A Mississippi woman suffered a stillbirth four years ago and now she may be charged with manslaughter. She was indicted by a grand jury who claimed that the woman, Nina Buckhalter, "did willfully, unlawfully, feloniously, kill [her daughter] Hayley Jade Buckhalter, a human being, by culpable negligence." Nina is being investigated because the district attorney argues that methamphetamine detected in Buckhalter's system caused Hayley Jade's death.
"Obviously, you shouldn't be taking drugs while you're pregnant," says Robert McDuff, a Mississippi civil rights lawyer who has joined with non-profit organization National Advocates for Pregnant Women to defend Nina. "But the notion of prosecuting somebody for murder or manslaughter, trying to send them to prison, is just crazy."
While it is still on the fence whether the prosecutors will prevail since the state Supreme Court heard oral arguments on the case, many are up in arms over the very principle of the case. Additionally, the loopholes in this, as reported by Mother Jones, are many, as are the potential repercussions of the case for pregnant women state-wide.
First of all, Mississippi lawmakers have repeatedly rejected proposals that would make it possible to charge a person for damaging a fetus with the use of illegal drugs during pregnancy, but the state’s definition of a human being includes "an unborn child at every stage of gestation from conception until live birth.” Furthermore, manslaughter is seen as “killing of a human being, by the act, procurement, or culpable negligence of another,” which could be argued to include the use of illegal drugs. See? Convenient workaround, no?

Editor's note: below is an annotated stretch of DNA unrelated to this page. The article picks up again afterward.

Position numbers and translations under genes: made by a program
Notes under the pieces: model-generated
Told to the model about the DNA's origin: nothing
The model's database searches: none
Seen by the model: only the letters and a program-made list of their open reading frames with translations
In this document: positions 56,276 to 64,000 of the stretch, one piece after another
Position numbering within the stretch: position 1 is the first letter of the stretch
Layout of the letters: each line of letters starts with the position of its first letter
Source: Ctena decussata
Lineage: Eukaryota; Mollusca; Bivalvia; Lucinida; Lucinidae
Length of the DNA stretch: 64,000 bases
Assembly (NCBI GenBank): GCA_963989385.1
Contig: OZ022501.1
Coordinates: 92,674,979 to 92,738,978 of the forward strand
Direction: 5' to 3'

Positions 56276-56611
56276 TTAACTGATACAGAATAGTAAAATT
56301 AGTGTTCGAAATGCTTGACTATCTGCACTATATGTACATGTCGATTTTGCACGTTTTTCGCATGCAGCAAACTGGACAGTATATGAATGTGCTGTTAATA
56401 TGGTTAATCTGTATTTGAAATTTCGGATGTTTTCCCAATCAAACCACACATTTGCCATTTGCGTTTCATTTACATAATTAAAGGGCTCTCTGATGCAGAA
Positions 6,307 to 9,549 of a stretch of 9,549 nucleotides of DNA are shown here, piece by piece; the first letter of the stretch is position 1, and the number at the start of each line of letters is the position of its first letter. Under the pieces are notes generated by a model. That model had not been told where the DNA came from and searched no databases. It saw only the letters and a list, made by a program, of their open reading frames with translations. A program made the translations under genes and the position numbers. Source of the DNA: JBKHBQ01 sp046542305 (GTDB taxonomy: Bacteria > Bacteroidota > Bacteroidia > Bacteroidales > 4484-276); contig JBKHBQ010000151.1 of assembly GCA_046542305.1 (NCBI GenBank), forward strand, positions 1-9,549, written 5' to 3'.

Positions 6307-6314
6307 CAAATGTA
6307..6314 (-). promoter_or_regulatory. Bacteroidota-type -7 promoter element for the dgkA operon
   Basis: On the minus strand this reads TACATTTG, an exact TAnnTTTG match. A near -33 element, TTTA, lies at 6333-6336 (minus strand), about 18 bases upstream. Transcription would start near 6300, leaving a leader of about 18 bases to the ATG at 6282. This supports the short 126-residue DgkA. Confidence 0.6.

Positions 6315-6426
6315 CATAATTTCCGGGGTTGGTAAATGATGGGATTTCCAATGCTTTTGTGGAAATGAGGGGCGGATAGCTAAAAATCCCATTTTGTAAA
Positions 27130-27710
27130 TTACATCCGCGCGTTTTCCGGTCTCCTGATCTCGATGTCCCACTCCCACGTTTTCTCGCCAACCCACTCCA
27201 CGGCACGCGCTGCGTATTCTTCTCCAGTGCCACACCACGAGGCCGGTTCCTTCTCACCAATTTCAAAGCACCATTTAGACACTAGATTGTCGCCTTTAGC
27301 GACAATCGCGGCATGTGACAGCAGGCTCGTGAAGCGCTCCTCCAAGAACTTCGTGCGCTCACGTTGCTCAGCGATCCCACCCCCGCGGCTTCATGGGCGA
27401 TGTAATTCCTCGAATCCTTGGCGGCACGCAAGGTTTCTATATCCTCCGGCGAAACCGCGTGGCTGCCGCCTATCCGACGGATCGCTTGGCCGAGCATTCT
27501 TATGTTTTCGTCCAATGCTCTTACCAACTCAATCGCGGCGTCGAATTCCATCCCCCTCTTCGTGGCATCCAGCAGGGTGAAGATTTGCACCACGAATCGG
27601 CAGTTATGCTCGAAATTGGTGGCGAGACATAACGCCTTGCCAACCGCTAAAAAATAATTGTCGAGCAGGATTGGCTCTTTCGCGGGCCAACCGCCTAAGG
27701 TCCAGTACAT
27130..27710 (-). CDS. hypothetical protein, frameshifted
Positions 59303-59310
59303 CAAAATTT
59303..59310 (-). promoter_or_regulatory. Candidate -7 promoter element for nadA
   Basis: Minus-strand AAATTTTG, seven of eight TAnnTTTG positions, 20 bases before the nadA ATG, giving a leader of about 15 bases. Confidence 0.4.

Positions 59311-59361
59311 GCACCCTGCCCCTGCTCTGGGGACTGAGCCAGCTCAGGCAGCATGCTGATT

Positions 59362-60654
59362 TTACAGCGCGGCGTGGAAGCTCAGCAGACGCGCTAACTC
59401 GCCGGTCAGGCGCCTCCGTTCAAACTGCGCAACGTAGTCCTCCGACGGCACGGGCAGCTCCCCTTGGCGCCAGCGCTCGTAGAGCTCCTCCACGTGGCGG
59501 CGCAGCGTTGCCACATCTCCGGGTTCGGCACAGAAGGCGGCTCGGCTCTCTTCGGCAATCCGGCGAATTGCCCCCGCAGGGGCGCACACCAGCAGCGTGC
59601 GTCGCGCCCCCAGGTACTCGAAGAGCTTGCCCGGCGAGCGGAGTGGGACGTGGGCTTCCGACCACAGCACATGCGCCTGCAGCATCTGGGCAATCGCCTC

This could also point to any number of activities, foods, or drugs taken by a woman during her pregnancy that are not recommended by a doctor. For example, "Doctors say women should avoid herbal tea, things like unpasteurized cheese, lunch meats,” says Supreme Court Justice Leslie D. King during the oral arguments. “Exactly what are the boundaries?"
Secondly, if the judge rules in favor of the prosecution, who could imagine the shockwave that it would send across the state? Pregnant mothers may withhold important information from their doctors for fear of being reported, they may be too afraid to seek help to curb their addictions or seek prenatal care, and some may even turn to the option of aborting their pregnancy when they wouldn’t normally have considered it.
In the case of Nina, since she suffered the stillbirth of Hayley Jade, she has since cleaned herself up, got pregnant again and gave birth to a healthy baby. She also completed an associate’s degree and was inducted into the honor society.
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Source: Mother Jones